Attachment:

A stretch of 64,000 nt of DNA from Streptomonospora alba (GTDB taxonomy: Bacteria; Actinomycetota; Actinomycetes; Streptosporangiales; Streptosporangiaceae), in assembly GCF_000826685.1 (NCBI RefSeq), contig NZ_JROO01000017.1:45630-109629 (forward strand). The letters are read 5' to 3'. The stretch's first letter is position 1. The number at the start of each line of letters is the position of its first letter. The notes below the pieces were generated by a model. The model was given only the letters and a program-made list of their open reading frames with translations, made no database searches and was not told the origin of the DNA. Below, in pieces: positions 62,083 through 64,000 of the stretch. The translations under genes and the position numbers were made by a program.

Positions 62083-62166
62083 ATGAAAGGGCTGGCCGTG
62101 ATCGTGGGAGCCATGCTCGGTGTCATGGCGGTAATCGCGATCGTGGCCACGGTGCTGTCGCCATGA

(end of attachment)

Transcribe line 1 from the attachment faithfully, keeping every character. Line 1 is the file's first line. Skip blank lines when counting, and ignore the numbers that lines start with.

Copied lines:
A stretch of 64,000 nt of DNA from Streptomonospora alba (GTDB taxonomy: Bacteria; Actinomycetota; Actinomycetes; Streptosporangiales; Streptosporangiaceae), in assembly GCF_000826685.1 (NCBI RefSeq), contig NZ_JROO01000017.1:45630-109629 (forward strand). The letters are read 5' to 3'. The stretch's first letter is position 1. The number at the start of each line of letters is the position of its first letter. The notes below the pieces were generated by a model. The model was given only the letters and a program-made list of their open reading frames with translations, made no database searches and was not told the origin of the DNA. Below, in pieces: positions 62,083 through 64,000 of the stretch. The translations under genes and the position numbers were made by a program.